Should news organizations refer to people as "illegal immigrants?"
It's been done for years. But this past week the Associated Press revised its influential stylebook and banished the term.
Kathleen Carroll, the AP's senior vice president and executive editor, used a blog posting to explain their thinking.
"The Stylebook no longer sanctions the term 'illegal immigrant' or the use of 'illegal' to describe a person," she wrote. "Instead, it tells users that 'illegal' should describe only an action, such as living in or immigrating to a country illegally."
"Earlier (we had) rejected descriptions such as 'undocumented,' despite ardent support from some quarters, because it is not precise. A person may have plenty of documents, just not the ones required for legal residence. ...
"We (have) in other areas been ridding the Stylebook of labels. The new section on mental health issues argues for using credibly sourced diagnoses instead of labels. Saying someone was 'diagnosed with schizophrenia' instead of schizophrenic, for example.
"And that discussion about labeling people, instead of behavior, led us back to 'illegal immigrant' again. ...
"Is this the best way to describe someone in a country without permission? We believe that it is for now. We also believe more evolution is likely down the road."
Needless to say, the change sparked a lot of comment (see related story on page B1 today.)
From Keene, the United Farm Workers released a statement saying "the decision ... follows an on-line appeal from Cesar Chavez's 85-year old widow, Helen Chavez ...
"Remembering her years laboring in the fields, 'we were called 'wetbacks,' 'dirty Mexicans'--and worse," Helen Chavez wrote in the petition. "It is no longer acceptable to call people names or use stereotypes because of skin color or who people are."
A report emerged from Texas, where San Antonio Express-News dropped the term five years ago.
Using the term "just didn't feel comfortable with us," Jamie Stockwell, managing editor at the Express-News, told the Poynter website, a journalism forum.
In 2008 the paper stopped using the term and replaced it with "undocumented" or "unauthorized immigrant."
In 2010, the Express-News stopped using "immigrant" with a modifier altogether, and opted instead to talk about the issue by using "illegal immigration."
If a person has immigrated illegally, the Express-News will report that "'the person was in the country illegally' and then cite the source of the information," said Stockwell.
This is similar to the procedure announced last week by the Associated Press.
Others were less thrilled.
According to an article on the Fox News website, the conservative Media Research Center described the change as a "politically-correct mumble."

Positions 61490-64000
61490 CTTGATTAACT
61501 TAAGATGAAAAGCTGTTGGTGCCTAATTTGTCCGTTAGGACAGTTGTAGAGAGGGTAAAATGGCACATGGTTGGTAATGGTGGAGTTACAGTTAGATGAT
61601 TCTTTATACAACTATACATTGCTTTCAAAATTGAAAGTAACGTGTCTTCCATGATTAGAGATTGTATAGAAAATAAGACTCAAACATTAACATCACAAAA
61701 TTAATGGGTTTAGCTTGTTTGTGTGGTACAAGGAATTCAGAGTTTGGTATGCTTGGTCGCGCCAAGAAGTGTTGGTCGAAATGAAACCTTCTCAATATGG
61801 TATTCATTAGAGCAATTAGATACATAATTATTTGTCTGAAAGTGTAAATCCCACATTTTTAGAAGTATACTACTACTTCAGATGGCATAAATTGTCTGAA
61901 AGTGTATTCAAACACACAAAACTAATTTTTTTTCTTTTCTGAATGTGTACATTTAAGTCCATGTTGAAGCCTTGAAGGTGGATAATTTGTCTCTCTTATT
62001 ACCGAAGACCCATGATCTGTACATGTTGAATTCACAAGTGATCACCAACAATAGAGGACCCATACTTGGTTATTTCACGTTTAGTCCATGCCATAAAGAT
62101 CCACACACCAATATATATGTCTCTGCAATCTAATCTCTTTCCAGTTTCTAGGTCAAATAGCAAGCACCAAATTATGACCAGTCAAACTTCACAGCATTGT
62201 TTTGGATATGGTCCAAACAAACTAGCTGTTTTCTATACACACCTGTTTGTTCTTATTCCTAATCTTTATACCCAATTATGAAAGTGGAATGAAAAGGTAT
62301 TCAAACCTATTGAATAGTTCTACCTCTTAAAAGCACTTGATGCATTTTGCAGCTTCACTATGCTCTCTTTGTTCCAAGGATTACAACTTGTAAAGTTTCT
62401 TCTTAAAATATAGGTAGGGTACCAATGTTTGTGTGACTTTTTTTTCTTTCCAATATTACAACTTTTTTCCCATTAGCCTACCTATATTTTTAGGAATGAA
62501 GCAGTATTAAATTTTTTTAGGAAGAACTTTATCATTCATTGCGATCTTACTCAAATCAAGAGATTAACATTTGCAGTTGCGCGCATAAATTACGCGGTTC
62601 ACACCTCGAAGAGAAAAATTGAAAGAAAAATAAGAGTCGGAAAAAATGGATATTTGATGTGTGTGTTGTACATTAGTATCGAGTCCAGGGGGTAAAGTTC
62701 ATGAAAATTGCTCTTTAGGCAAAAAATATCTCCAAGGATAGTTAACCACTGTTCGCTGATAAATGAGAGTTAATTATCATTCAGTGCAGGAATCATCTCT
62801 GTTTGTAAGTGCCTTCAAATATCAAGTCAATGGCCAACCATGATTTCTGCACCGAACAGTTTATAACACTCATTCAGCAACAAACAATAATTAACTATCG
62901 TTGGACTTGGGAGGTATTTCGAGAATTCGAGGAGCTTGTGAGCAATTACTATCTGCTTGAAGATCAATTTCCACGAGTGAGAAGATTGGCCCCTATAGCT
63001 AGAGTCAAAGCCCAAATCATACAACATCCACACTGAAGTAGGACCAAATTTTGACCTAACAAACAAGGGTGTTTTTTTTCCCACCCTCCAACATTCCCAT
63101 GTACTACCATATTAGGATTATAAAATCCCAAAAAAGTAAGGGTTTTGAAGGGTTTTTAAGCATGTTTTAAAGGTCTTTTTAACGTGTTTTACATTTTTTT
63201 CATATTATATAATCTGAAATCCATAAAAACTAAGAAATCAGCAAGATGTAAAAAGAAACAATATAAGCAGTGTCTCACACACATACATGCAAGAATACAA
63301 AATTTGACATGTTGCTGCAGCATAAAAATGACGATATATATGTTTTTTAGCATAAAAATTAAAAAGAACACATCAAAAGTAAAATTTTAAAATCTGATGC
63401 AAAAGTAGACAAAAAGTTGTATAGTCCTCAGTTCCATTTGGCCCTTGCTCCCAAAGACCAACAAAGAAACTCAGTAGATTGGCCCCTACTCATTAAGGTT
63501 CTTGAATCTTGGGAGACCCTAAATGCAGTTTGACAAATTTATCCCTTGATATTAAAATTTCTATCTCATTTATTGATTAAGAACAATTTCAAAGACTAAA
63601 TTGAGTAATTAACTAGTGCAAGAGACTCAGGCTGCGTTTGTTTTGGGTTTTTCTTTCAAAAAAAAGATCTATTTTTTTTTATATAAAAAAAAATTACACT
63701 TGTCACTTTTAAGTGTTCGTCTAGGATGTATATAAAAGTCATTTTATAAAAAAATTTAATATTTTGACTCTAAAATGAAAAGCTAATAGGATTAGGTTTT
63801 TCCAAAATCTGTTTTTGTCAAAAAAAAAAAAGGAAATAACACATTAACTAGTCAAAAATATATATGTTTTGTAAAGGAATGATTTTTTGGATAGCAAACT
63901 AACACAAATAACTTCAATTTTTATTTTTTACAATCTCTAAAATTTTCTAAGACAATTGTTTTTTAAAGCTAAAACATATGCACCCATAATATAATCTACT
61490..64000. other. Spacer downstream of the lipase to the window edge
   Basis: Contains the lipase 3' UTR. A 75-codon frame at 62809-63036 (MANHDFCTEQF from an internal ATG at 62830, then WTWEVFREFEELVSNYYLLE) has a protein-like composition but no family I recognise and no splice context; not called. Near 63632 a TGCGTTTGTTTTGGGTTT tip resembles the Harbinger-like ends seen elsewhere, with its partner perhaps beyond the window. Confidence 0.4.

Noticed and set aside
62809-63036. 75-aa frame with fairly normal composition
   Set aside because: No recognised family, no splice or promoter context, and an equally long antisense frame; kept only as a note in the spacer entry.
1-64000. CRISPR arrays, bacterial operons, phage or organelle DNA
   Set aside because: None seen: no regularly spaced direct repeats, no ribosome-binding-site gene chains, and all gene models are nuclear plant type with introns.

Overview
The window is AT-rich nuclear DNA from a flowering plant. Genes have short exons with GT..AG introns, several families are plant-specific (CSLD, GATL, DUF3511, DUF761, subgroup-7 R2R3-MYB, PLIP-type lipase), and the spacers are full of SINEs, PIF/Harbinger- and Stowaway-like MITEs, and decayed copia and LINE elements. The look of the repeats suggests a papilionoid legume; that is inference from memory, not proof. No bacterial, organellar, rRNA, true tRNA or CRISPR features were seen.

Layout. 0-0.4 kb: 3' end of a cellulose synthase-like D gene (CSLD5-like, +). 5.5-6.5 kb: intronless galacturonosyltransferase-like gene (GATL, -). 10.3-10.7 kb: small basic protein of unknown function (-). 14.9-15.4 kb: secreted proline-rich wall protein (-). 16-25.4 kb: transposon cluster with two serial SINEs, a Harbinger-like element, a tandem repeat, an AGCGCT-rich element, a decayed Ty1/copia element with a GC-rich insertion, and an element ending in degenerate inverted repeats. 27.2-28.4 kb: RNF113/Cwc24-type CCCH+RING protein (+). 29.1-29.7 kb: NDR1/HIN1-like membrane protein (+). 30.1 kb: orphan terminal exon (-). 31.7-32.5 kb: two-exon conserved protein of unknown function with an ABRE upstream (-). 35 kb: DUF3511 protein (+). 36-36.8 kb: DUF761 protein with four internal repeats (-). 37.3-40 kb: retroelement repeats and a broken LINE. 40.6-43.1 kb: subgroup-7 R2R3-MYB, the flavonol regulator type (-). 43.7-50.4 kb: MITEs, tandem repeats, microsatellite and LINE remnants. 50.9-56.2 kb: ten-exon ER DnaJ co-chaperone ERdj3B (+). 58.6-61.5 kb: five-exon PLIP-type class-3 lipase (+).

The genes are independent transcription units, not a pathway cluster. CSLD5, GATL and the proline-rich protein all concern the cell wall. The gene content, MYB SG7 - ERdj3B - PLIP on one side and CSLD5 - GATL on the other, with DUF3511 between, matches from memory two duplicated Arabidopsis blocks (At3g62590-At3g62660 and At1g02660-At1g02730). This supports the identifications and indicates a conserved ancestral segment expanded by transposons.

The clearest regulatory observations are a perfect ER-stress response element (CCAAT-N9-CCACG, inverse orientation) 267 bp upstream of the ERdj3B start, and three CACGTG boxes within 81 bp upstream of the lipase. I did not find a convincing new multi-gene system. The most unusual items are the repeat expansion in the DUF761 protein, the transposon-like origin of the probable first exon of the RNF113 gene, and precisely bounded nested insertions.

The article went on to quote Homeland Security Secretary Janet Napolitano as saying she didn't "really get caught up in the vocabulary wars.
"They are immigrants who are here illegally, that's an illegal immigrant," she said.
And of course on Twitter, as the L.A. Times notes, the cynics were out in force. Two of my favorites:
"Maoist, cop-killing terrorists should be referred to as 'Professor,'" wrote @ConservativeLA.
"Car thieves are now called 'Vehicle Relocation Specialists,'" wrote @CaptYonah
So here's today's question: what language do you think The Californian should use to describe people who have come into the country without going through an official checkpoint?
Suggestions welcome at firstname.lastname@example.org. Please keep it civil. Thanks. On the web:
Follow John Arthur on Twitter @BakoEditor illegal immigration
Entering or residing in a country in violation of civil or criminal law. Except in direct quotes essential to the story, use illegal only to refer to an action, not a person: illegal immigration, but not illegal immigrant. Acceptable variations include living in or entering a country illegally or without legal permission.
Except in direct quotations, do not use the terms illegal alien, an illegal, illegals or undocumented.
Do not describe people as violating immigration laws without attribution.
Specify wherever possible how someone entered the country illegally and from where. Crossed the border? Overstayed a visa? What nationality?
People who were brought into the country as children should not be described as having immigrated illegally. For people granted a temporary right to remain in the U.S. under the Deferred Action for Childhood Arrivals program, use temporary resident status, with details on the program lower in the story. Sound Off